The COVID-19 pandemic has had unprecedented impact on global economy and disrupted industries and businesses. The immediate impact of the pandemic on construction industry is palpable through building and labor market. The construction employment in Georgia witnessed a dramatic drop in April and moderate growth after May. The pandemic also wreaked havoc the building market in Georgia. The building permits in April plunged 20% below March. The lagging effects of the pandemic on construction industry started to merge as project delays and cancellations counted up to $9.6 billion at national level till August. Other than project delays and cancellations, labor shortage, declining revenue and construction spending all pose risk to the funding environment, which leads to the long-term effect of COVID-19 on the construction industry.
This paper collects data in the construction field and reviews the beneath trends which provide an overview of the impact of COVID-19 on the construction industry in Georgia.
The construction employment in Georgia saw a 6% drop in April which reflects the substantial job loss among construction industry as a result of the pandemic. Project cancellations, equipment and materials shortage all led to the decrease in construction jobs. Moderate growth was observed after May as local restrictions on construction work was gradually lifted. Similar for construction jobs in Atlanta, the labor market was healthy for the first two months of 2020, rising 1% from the same period of 2019. The growth stalled in March when the pandemic hit the nation. The April low indicated a significant amount of job losses among construction employees.
The average weekly earnings of construction employees in Georgia was subject to small variations From January to April. The May average weekly earnings inched up 6% from April. The large increase reflected the extensive job loss among low-paid workers as a result of the economic shutdown. As the pandemic hit hard on the industry labor market, a majority of contractors expressed concern over the labor market. A survey by Dodge Data and Analytics on 99 contractors across the US reported higher level of need for skilled workers (Dodge Data and Analytics, 2020a). The shortage of skilled workers would lead to challenge in meeting project schedule, more competitive bidding environment, and higher cost of skilled workers.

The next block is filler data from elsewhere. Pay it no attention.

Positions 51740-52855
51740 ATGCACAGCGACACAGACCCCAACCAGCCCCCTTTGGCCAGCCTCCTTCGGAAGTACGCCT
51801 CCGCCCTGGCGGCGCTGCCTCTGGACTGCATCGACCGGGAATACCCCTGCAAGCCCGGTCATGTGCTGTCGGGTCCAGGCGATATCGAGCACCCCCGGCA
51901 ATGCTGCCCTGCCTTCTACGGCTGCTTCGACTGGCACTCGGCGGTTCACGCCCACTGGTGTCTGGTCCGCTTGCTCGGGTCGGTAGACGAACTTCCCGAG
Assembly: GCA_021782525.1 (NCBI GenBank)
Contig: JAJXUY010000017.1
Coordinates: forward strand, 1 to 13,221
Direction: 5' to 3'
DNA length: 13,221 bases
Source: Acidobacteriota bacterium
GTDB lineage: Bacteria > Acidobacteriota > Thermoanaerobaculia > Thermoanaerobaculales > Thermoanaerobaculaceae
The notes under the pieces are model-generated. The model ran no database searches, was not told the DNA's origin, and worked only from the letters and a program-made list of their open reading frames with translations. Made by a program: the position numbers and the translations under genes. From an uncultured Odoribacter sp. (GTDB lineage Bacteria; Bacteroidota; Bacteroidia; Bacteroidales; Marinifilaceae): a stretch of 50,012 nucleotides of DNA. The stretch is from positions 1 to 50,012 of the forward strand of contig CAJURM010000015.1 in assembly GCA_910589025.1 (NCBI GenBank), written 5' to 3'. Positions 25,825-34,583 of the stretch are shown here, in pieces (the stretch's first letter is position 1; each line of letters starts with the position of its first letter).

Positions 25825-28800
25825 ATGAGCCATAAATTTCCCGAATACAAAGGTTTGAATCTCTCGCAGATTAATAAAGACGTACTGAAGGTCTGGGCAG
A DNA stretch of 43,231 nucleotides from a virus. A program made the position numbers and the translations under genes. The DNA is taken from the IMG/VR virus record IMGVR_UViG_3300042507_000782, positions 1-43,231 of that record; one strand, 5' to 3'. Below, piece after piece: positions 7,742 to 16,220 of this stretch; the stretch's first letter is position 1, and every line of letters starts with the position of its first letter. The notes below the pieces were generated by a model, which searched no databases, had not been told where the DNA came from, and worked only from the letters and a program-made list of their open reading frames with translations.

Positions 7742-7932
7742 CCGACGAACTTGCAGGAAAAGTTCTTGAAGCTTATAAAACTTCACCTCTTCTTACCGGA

Housing Starts and Building Permits
Through the first six months of 2020, commercial and multifamily starts have fallen by 22% compared to the first half of 2019, with top 3 metro areas: New York falling 24% to $11.5 billion, Washington DC falling 42% to $4.2 billion, and Dallas only 2% drop to $3.8 billion. For cities in the south area, construction and multifamily starts in Miami fell 16% to $2.8 billion, Austin fell 12% to $2.4 billion, and Houston fell 38% to $2.4 billion (Dodge Data and Analytics, 2020b). Atlanta ranked 11th among the metropolitan areas, with $2420 million commercial and multifamily starts, falling 32% compared to 2019. (The increase in Phoenix is due to the start of some large projects, for instance, $300 million Pier 202 mixed use building, $200 million 100 Mill Ave office development, etc. (Dodge Data and Analytics 2020b))
Building permits also experiences significant drop as a result of the unprecedented impact of COVID-19 on the building market. The pandemic outbreak led to a sharp decrease in April. The construction activity was shut down or operated under restrictive guidelines. The full force of the pandemic hit hard on Georgia building permits in April compared to 2019. Overall, building permits started to increase from April lows as construction resumed gradually in some areas from May. The growth continued in June and July. Residential building permits (units < 5) in Georgia posted a steady gain after May. By contrast, the decline trend in commercial building permits (units > 5) continues till July despite the pickup in May. Residential and commercial building permits in Atlanta show similar trend as of state level data.